x
;
y
;
xy
)
The plane stress state at a point is uniquely represented by three components acting on a
element that has a specific orientation (e.g., x, y) at the point. The stress transformation
relation for any other orientation (e.g., x', y') is found by applying equilibrium equations
( F 0 and
M 0 )
F
n
A and F
t
A
X
y
x'
y'
A
Ay=A sin
Ax=A cos
Rotated coordinate
axes and areas for
x and y directions
X
y
x'
y'
y Ay
s
x Ax
t
xy Ay
s
x' A
t
x'y' A
q
q
q
q
t
xyAx
Rotated coordinate
axes and components of
stress/forces for
original coordinate axes
F
x'
0
gives
x'
x
cos
2
y
sin
2
2
xy
cossin or
x'
x
y
2
x
y
2
cos2
xy
sin 2
F
y'
0
gives
x'y'
(
x
y
)cos sin
xy
(cos
2
sin
2
) or
x'y'
x
y
2
sin2
xy
cos2
Similarly, for a cut in the y' direction,
y'
x
sin
2
y
cos
2
2
xy
cossin or
y'
x
y
2
x
y
2
cos2
xy
sin 2
SOME SALIENT ASPECTS OF ME354
MECHANICS OF MATERIALS LABORATORY
30 December 1997 (Version 1c) compiled by Michael G. Jenkins, University of Washington page 4 / 36
Principal Normal Stress  maximum or minimum normal stresses acting in principal
directions on principal planes on which no shear stresses act.
Note that
1
2
3
For the plane stress case
1,2
x
y
2
x
y
2
2
xy
2
and tan 2
p
2
xy
x
y
and
max
x
y
2
2
xy
2
,
ave
=
x
y
2
and tan 2
s
x
y
2
xy
Mohr's Circles for Stress States  graphical representation of stress
Examples of Mohr's circles
1
2
max
for xy plane
Mohr's circle for stresses in xy plane
1
3
max
=
Mohr's circle for stresses in xyz planes
2
1
3
SOME SALIENT ASPECTS OF ME354
MECHANICS OF MATERIALS LABORATORY
30 December 1997 (Version 1c) compiled by Michael G. Jenkins, University of Washington page 5 / 36
Graphical Description of State of
Stress
In this example all stresses acting in axial
directions are positive as shown in Fig. 1.
2D Mohr's Circle
xy
y
x
X
Y
Fig. 1 Positive stresses acting
on a physical element.
As shown in Figs. 2 and 3, plotting actual
sign of the shear stress with x normal stress
requires plotting of the opposite sign of the
shear stress with the y normal stress on the
Mohr's circle.
x
y
xy
yface
SOME SALIENT ASPECTS OF ME354
MECHANICS OF MATERIALS LABORATORY
30 December 1997 (Version 1c) compiled by Michael G. Jenkins, University of Washington page 6 / 36
1
2
Y
X
Direction
of
The direction of physical angle, is from
the xy axes to the principal axes.
Fig. 4  Orientation of physical element
with only principal stresses
acting on it.
Principal
Axis
Line of XY
Stresses
Direction of
Fig. 5  Direction of from the line of xy
stresses to the principal stress
axis.
Note that the sense (direction) of the
physical angle, is the same as on the
Mohr's circle from the line of the xy stresses
to the axes of the principal stresses.
strain except interchange variables as
Same relations apply for Mohr's circle for
and
2
SOME SALIENT ASPECTS OF ME354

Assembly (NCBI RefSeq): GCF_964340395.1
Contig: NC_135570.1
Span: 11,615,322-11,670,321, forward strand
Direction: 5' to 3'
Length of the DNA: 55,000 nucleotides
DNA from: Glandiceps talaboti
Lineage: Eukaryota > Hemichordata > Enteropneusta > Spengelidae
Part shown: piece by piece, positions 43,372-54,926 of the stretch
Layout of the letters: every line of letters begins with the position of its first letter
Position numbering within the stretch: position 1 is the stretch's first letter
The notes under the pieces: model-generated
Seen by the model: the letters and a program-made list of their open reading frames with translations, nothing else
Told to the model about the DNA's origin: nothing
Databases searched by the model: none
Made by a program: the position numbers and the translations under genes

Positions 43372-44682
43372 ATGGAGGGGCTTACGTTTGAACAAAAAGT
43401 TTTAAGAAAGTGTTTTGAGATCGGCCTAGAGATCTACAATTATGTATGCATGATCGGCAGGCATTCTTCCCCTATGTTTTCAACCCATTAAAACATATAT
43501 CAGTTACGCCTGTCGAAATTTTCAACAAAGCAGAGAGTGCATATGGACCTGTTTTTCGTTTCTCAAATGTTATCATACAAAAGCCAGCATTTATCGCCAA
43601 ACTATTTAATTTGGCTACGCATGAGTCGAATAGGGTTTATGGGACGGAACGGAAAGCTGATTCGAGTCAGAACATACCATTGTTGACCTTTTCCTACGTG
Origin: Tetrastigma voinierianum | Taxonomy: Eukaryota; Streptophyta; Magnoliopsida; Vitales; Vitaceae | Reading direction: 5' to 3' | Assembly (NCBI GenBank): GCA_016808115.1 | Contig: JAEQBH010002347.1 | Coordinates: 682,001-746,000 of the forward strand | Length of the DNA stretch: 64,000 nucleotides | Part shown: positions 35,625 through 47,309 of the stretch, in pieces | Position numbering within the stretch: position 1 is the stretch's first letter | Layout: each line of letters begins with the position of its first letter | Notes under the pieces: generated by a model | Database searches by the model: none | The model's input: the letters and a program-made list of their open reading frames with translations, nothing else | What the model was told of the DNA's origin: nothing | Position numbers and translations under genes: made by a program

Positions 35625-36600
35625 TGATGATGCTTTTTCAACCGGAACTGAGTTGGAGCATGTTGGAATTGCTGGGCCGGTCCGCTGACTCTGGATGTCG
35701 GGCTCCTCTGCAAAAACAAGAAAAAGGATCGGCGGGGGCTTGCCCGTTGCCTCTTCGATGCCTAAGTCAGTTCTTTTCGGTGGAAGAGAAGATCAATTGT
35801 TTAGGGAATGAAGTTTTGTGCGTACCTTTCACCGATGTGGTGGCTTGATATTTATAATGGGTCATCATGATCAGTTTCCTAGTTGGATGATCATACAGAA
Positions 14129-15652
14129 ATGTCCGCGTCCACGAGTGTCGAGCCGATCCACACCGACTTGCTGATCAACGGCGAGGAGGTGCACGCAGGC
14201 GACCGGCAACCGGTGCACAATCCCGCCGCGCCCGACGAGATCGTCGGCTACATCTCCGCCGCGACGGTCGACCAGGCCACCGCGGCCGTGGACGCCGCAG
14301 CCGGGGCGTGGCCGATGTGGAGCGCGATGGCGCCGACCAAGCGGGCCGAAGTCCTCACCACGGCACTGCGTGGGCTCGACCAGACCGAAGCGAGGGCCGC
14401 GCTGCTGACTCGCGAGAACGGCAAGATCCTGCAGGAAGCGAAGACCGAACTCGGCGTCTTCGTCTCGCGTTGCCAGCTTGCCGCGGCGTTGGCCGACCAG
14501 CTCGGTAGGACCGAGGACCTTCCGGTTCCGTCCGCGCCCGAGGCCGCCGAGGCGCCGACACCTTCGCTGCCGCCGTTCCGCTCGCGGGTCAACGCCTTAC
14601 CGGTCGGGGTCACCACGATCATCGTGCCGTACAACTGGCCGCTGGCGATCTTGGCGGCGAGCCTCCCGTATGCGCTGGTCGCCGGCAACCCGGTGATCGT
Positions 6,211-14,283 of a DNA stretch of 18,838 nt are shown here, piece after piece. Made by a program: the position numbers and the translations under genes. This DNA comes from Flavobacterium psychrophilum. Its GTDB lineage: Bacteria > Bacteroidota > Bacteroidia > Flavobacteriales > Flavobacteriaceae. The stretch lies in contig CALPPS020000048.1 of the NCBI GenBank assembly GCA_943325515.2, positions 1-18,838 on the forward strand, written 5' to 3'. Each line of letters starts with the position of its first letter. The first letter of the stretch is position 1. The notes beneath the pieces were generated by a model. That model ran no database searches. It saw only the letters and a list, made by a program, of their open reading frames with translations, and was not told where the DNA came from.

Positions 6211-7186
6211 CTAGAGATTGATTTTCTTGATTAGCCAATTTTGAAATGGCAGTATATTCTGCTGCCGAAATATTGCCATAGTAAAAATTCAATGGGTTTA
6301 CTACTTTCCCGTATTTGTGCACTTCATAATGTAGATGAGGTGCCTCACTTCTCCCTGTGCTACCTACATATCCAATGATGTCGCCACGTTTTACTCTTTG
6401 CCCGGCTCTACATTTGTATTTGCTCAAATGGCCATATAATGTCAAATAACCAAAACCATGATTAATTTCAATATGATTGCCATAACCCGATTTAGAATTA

MECHANICS OF MATERIALS LABORATORY
30 Decmber 1997 (Version c) compiled by Michael G. Jenkins, University of Washington page 7 / 36
Strain
Strain: normalized deformations within a body exclusive of rigid body displacements
Normal Strain: elongation or contraction of a line segment per unit length such that
lim
B A along n
A'B'
AB
AB
L
f
L
o
L
o
and a volume change results.
Note: +tensile strain = elongation
and compressive strain = contraction
Shear Strain: the angle change between two line segments such that
(
2
) '
h
(for small angles )
and a shape change results.
Note: +occurs if
2
'
and occurs if
2
'
General State of Strain: all the internal strains acting on an incremental element
A
xy
yx
x
y
Engineering shear strain,
xy
xy
yx
Complete State of Strain: Six independent strain components
(3 normal strains,
x
;
y
;
z
and
3 engineering shear strains,
xy
;
yz
;
xz
) which uniquely
describe the strain state for each particular orientation
Units of Strain: In general:
Length
Length
L
L
,
In SI units,
m
m
for and
m
m
or radian for
In US Customary units,
in
in
for and
in
in
or radian for
SOME SALIENT ASPECTS OF ME354
MECHANICS OF MATERIALS LABORATORY
30 Decmber 1997 (Version c) compiled by Michael G. Jenkins, University of Washington page 8 / 36
Strain Transformation
For the plane strain condition (e.g., strain at a surface where no deformation occurs normal
to the surface), strains exist only in the plane of the surface (
x
;
y
;
xy
)
The plane strain state at a point is uniquely represented by three components acting on a
element that has a specific orientation (e.g., x, y) at the point. The strain transformation
relation for any other orientation (e.g., x', y') is found by summing displacements in the
appropriate directions keeping in mind that
L
o
and h
x
y
y'
x'
Q
Q*
dy
x
x
dy
dx
ds
dy
dx
Rotated coordinate
axes and displacements
for x and y directions
Q
Q*
x'
y
x
x
x
y
y
{
x'
x'
dx
dy
ds
dy
cos
sin
ds
ds
dx
dy
Displacements in
the x' direction
for strains/ displacements
in the x and y directions
displacements in x'direction for Q to Q *
gives
x'
x
cos
2
y
sin
2
xy
cossin or
x'
x
y
2
x
y
2
cos2
xy
2
sin2
rotation of dx' and dy'
gives
x'y'
2
(
x
y
)cos sin
xy
2
(cos
2
sin
2
) or
x'y'
2
x
y
2
sin 2
xy
2
cos2
Similarly,
displacements in y'direction for Q to Q *
gives
y'
x
sin
2
y
cos
2
xy
cossin or
y'
x
y
2
x
y
2
cos2
xy
2
sin2
SOME SALIENT ASPECTS OF ME354
MECHANICS OF MATERIALS LABORATORY
30 Decmber 1997 (Version c) compiled by Michael G. Jenkins, University of Washington page 9 / 36